Grown-up projects mark out 2022's Stirling Prize shortlist, these professional pieces address climate while putting the public first
There have not been many refurbished offices shortlisted for the RIBA Stirling Prize. But Hopkins Architects’ 100 Liverpool Street is one of those leading the pack of high ambition refurbs. The project takes the conversation on from the re-use of the concrete frames and foundations – as seen in AHMM’s Stirling shortlisted Angel Building for Derwent – to be a net zero carbon building, a first for property company and client British Land.
In all, six shortlisted projects have been announced by the RIBA: 100 Liverpool Street, London, by Hopkins Architects; Forth Valley College – Falkirk Campus, Scotland, by Reiach and Hall Architects; Hackney New Primary School and 333 Kingsland Road, London, by Henley Halebrown; Orchard Gardens, Elephant Park, London, by Panter Hudspith Architects; Sands End Arts and Community Centre, London by Mae Architects; and The New Library, Magdalene College, Cambridge by Niall McLaughlin Architects.
RIBA president Simon Allford said: ‘All six are…underpinned by their understanding of construction’s responsibility to mitigate and adapt to our climate crisis. From the reuse and upgrade of existing buildings to the conscious specification of low-carbon materials and technologies, to the thoughtful design of hybrid, flexible spaces – these schemes consider their environment and give generously to their community.’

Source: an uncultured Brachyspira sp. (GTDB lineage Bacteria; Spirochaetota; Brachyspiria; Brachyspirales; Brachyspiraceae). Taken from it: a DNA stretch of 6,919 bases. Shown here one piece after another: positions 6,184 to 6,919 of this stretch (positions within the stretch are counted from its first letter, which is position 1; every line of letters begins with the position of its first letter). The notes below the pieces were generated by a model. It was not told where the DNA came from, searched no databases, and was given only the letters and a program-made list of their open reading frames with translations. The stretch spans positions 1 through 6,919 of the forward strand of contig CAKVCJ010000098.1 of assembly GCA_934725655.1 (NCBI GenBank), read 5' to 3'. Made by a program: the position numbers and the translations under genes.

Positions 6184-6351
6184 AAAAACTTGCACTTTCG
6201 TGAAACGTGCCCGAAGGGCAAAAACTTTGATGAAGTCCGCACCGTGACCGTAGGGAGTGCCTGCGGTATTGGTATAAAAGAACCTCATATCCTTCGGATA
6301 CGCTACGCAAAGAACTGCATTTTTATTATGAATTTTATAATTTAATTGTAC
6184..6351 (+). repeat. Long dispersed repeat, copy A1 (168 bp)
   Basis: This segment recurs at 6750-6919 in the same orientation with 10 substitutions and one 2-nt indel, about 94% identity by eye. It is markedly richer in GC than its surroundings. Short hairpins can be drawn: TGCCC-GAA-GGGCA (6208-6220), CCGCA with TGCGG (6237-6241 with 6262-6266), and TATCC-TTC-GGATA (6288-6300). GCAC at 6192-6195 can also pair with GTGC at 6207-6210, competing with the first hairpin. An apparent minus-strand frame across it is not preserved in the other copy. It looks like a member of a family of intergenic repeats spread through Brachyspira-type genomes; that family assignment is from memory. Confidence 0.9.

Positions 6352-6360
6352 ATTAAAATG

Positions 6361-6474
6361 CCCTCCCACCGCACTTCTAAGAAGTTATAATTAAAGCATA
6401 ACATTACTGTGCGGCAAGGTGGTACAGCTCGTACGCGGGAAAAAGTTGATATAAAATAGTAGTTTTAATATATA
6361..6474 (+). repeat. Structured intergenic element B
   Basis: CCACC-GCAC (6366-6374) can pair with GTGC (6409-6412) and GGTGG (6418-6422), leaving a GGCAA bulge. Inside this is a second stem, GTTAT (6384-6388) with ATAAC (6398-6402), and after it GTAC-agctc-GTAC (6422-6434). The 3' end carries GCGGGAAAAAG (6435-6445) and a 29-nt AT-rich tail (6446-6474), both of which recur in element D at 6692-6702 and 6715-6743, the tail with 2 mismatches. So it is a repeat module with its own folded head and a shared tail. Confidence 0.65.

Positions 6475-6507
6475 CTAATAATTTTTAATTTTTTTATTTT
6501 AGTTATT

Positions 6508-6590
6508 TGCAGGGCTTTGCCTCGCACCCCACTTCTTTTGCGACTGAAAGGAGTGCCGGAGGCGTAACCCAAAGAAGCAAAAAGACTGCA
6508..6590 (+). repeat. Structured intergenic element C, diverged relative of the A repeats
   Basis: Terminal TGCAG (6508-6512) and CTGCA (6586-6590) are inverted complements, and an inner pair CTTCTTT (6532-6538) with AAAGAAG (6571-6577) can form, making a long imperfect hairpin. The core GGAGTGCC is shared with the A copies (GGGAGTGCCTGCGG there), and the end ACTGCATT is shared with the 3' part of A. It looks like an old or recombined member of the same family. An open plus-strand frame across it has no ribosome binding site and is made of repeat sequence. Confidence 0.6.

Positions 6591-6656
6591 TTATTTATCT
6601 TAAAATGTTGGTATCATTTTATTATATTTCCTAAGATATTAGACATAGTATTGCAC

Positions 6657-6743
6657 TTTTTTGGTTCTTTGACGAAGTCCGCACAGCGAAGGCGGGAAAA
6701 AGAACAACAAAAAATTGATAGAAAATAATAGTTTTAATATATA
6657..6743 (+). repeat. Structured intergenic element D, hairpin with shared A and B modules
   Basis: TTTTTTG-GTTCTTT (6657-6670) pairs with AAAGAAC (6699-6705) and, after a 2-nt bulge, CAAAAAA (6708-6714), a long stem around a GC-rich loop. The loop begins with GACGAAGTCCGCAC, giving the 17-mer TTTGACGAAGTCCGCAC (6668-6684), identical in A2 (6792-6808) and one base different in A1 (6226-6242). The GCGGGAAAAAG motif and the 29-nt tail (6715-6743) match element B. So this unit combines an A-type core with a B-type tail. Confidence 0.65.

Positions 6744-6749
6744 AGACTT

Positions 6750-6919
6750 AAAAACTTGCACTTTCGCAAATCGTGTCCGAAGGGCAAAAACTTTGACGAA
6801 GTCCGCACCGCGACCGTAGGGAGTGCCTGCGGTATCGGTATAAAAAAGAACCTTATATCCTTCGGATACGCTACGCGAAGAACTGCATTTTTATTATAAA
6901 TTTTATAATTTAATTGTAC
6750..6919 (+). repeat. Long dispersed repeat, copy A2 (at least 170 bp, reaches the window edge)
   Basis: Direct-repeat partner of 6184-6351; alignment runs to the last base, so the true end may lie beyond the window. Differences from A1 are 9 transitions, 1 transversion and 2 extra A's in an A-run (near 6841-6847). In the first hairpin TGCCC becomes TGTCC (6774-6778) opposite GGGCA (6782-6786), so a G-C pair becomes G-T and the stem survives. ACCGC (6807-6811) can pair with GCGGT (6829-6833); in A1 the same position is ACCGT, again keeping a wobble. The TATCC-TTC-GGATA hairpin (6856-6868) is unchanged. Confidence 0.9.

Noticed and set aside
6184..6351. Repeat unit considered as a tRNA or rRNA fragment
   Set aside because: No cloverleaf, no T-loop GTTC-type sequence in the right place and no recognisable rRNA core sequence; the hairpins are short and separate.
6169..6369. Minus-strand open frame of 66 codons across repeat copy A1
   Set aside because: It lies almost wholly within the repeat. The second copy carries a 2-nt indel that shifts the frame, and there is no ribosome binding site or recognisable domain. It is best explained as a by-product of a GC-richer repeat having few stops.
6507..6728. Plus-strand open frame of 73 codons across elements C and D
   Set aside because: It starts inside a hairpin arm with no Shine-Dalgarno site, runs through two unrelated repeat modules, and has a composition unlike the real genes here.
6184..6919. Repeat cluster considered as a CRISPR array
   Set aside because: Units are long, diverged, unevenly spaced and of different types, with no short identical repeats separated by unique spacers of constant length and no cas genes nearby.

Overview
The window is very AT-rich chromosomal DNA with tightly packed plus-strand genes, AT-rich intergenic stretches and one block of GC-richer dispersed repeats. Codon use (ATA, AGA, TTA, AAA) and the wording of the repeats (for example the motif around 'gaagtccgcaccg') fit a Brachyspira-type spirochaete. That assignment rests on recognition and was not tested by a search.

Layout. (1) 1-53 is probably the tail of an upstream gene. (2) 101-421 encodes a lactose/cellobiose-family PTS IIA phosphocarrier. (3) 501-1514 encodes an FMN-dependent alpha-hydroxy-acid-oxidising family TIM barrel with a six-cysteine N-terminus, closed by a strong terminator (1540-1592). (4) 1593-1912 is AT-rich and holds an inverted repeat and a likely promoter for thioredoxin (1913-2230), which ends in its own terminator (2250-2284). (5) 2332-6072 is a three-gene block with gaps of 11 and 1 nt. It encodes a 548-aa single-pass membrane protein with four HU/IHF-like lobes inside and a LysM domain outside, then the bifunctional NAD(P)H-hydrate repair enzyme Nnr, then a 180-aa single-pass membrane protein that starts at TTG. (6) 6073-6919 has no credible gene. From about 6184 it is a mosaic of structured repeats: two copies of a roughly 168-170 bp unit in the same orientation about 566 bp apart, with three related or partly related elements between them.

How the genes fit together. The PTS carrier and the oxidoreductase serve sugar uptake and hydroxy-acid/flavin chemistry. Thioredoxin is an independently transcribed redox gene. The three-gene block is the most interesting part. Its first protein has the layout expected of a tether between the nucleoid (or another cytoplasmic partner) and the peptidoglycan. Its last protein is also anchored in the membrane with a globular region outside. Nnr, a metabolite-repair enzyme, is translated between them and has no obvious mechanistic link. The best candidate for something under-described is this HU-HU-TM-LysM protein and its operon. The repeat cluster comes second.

But if sustainability and reducing carbon is a theme for the Stirling Prize shortlisters, so too is the creation of public space and how buildings create social good. We see muscular, solid buildings delivering education, homes and community space.
In a way it is surprising that the two new practice names on the Stirling shortlist, Panter Hudspith and Mae Architects, have not made it before. Panter Hudspith has a remarkable sensibility around materials and articulation, for turning walls into something far more. Head around the back of Oxford’s Westgate shopping centre and you will see the blanks walls come alive, visit Lincoln’s Collection Museum, also by the practice, and you will see a nuanced plan and feel the texture of the materials. Alex Ely of Mae Architects has spent years imbuing the London Plan with best practice on housing, and regenerating neighbourhoods with decent homes.
Mae’s Sands End Arts and Community Centre is also in the unusual position of having already beaten all the London projects on the shortlist to claim London’s Building of the Year in the RIBA Regional Awards. But no-one knows the discussions that will sway the Stirling Prize jury.
Perhaps what is missing from the list is the wildcard of a younger practice or a remarkable tiny building, something a little more exciting and a little less worthy. Those projects are at least represented in the shortlist for the Stephen Lawrence Prize which includes two schemes by Surman Weston and appearances from Sanchez Benton, Gagarin Studio and Will Gamble Architects among others. Together the two shortlists give a sense of the maturity and innovation of British architecture today.
The shortlist for Neave Brown Award has also been announced today.